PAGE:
‘Sociality’ and ‘niche construction’ are strongly overlapping concepts. By broad definitions, they are entirely overlapping ‘theories of everything’ that can describe all biological traits, in so far as all traits affect a focal organism, and other organisms via the inevitable impacts of an organism on its environment. The classification of social behaviours most commonly follows Hamilton [42,43], who classified traits based on lifetime direct fitness consequences of the trait to the actor (the individual expressing the focal trait) and on fitness consequences to recipients (other individuals impacted by the focal trait; table 2; [42,43]). This classification has been extremely influential in evolutionary biology and is increasingly applied to understand adaptation in pathogenic microbes [44–46]. However, the powerful concision of this approach tends to mask the environmental intermediaries that are central to bacterial social interactions (adaptive and non-adaptive) and impacts to the host , such as secreted proteins [3,4], metabolites [9–11,48], shared mobile genetic elements , changes in pH , and changes in host immunity or gut flora .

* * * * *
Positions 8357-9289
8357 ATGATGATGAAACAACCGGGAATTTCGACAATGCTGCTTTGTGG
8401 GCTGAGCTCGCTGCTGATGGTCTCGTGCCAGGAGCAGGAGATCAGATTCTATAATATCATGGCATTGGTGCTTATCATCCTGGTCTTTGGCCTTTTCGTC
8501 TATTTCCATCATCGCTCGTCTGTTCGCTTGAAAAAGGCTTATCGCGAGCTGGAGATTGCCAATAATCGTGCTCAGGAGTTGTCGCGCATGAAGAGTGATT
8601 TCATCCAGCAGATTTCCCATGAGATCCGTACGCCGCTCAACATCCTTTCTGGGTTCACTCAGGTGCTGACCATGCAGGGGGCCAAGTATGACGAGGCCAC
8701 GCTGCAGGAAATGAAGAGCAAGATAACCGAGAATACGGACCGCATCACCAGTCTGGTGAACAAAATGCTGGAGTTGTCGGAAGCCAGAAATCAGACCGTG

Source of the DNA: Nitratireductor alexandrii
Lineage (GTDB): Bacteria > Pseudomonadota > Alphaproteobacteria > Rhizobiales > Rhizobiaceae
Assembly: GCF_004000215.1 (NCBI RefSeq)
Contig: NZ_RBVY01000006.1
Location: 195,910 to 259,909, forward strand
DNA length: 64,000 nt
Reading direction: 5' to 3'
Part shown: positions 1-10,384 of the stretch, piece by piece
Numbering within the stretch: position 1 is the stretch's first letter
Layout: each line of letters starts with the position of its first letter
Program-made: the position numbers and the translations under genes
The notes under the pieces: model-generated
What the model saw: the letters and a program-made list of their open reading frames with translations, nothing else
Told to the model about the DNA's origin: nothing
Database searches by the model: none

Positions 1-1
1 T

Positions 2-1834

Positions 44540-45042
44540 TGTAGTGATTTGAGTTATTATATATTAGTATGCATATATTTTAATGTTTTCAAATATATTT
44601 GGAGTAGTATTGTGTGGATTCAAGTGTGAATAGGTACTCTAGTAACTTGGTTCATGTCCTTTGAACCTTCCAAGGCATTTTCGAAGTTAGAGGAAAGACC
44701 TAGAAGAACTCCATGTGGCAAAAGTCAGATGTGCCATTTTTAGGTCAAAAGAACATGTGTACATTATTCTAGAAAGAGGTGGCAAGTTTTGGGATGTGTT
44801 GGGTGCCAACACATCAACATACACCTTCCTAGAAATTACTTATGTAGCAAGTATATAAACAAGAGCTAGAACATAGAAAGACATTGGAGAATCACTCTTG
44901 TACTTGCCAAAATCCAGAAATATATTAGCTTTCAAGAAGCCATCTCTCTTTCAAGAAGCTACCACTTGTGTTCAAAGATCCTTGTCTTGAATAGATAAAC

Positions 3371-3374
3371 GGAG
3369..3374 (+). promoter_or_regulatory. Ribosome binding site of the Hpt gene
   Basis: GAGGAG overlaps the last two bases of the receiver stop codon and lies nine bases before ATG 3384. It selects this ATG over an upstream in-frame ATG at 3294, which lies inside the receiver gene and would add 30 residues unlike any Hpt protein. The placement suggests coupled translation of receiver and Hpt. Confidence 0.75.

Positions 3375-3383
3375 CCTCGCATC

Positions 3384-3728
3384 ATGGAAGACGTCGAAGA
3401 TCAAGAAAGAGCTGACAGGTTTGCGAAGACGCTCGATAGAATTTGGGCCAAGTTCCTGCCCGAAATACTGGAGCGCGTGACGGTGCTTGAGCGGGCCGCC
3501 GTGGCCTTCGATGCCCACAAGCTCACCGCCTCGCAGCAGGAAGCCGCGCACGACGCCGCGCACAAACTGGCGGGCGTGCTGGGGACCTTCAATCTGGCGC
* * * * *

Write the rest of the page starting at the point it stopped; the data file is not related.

2. Adaptive, maladaptive and incidental niche construction
A common criticism of niche construction theory is that it considers all effects of an organism on its environment as niche construction effects, whereas these effects may not be significant for the evolution of the organismal traits contributing to environmental change [40,41]. As such, the niche construction perspective can be accused of obfuscating the ultimate causes of the evolution of a trait [40,41]. Here, we illustrate that by combining social evolution and niche construction perspectives into a single classification system this limitation can be easily overcome.